An increasingly aging population could plunge Thailand into a welfare crisis, according to a recent survey conducted by the Melbourne Mercer Global Pensions Index. Out of 37 countries surveyed, Thailand ranked last, sharing the bottom tier with Korea, China, Japan, India, Mexico, the Philippines, Turkey and Argentina.
We’ve simplified the data in the survey and added some colour to make it more digestible:
The report defines the adequacy, sustainability and integrity sub-indexes as follows:
Adequacy takes into account state welfare as well as the overall design and efficiency of the retirement system. It also considers the population’s savings, debt and homeownership rates.
Sustainability indicates the confidence in the longevity of the system. For instance, if the welfare system is long-established and the government has a good track-record of reliability, then naturally that country will score well on sustainability.
Integrity assesses the safety of the funds. Corporate pensions collapse when companies fold, yet are critical for easing state welfare burdens. For a strong integrity score there must be evidence that the private and public sectors are supporting one another.
What can Thailand do to prevent a future pension crisis? Japan’s increasing pension burden is already well-known and the country is increasing retirement ages to ease it. Long life expectancies and first world medical care make the Japanese live longer than any other nation.
Unfortunately this creates a teetering upside-down pyramid where the old vastly outnumber the young and the latter can’t work any harder. For many working Japanese there’s no option to work any harder because they are already working as hard as they can, due to the demanding nature of their work ethic.
Japan is battling this crisis by increasing the retirement age. It’s not uncommon to see people working in their 60s and 70s there now. However this hardly a healthy or pragmatic solution as many people will simply be too old to work with vigor or even work at all.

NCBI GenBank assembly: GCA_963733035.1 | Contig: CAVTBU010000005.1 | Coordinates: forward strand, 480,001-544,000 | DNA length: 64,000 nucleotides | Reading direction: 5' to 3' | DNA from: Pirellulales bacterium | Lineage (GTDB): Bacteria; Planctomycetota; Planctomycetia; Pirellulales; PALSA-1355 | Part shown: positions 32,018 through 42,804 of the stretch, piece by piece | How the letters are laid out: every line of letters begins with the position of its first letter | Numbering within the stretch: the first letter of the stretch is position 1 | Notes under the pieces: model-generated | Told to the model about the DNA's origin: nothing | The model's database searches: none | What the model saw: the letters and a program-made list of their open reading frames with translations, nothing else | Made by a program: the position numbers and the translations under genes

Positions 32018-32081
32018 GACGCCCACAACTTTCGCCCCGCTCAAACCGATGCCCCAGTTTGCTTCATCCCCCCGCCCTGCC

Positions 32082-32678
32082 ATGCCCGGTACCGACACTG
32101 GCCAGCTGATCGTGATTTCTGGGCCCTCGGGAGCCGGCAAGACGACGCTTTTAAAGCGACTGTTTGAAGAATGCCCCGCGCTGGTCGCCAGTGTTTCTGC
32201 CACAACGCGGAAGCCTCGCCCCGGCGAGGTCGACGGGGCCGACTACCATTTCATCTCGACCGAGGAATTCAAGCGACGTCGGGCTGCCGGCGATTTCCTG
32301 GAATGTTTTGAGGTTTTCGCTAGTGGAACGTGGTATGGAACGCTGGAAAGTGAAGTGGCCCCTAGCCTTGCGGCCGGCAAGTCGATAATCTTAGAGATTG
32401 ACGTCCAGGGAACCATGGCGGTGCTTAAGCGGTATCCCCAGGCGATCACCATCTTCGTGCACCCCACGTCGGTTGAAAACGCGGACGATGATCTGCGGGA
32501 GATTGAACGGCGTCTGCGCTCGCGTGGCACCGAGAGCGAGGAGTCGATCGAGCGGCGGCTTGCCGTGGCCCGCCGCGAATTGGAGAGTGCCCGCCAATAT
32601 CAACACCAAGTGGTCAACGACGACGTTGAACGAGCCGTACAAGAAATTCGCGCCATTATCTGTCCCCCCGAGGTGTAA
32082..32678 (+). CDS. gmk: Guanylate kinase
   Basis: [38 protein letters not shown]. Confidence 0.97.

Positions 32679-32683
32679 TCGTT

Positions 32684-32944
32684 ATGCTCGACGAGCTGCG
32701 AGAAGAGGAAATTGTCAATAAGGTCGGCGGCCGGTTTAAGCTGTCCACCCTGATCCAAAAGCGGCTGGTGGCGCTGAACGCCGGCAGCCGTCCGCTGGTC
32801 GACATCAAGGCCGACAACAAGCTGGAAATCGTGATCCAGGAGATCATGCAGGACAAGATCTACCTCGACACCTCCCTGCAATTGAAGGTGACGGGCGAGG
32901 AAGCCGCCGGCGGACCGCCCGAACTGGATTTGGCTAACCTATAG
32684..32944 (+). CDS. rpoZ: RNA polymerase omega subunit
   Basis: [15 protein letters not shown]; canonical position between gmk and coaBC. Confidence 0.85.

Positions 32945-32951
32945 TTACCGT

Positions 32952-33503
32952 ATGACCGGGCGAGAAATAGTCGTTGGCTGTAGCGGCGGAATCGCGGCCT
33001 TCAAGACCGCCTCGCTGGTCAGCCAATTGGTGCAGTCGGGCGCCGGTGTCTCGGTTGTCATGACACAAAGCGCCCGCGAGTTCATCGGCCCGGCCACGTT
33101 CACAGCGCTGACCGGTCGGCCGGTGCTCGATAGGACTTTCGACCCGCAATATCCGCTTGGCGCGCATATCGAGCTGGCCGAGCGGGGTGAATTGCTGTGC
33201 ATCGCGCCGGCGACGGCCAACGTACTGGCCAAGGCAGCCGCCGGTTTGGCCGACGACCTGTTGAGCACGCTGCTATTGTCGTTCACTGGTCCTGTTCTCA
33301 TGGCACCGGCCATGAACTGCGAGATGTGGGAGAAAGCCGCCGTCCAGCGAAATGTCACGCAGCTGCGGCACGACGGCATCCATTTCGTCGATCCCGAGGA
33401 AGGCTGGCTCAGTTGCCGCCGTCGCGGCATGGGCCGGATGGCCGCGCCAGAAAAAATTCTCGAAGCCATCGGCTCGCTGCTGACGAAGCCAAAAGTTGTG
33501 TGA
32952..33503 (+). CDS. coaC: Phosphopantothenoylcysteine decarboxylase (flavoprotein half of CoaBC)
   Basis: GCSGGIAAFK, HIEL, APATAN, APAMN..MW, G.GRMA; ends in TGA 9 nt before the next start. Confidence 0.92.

Thailand’s work culture is a stark contrast to Japan’s; slower-paced, less stressful and more forgiving, not to mention that it’s ok to go home before your boss leaves the office. Yet the same can be said of nearly any other country when compared to the notoriously gruelling Japanese work culture. Thailand also boasts one of the lowest unemployment rates in the world so rather than getting more people to work is the answer to get them to work harder?
The report recommends the following solutions for Thailand:
- Increasing the coverage of employees in occupational pension schemes thereby increasing the level of contributions and assets
- Increasing the minimum level of support for the poorest aged individuals
- Introducing a requirement that part of the retirement benefit from private pension arrangements must be taken as an income stream
- Introducing a minimum level of mandatory contributions into a retirement savings fund
On paper these are all good ideas but it’s debatable how realistic each of them are in Thailand.
Which of these proposed solutions do you think will work best? Which do you think is least feasible?
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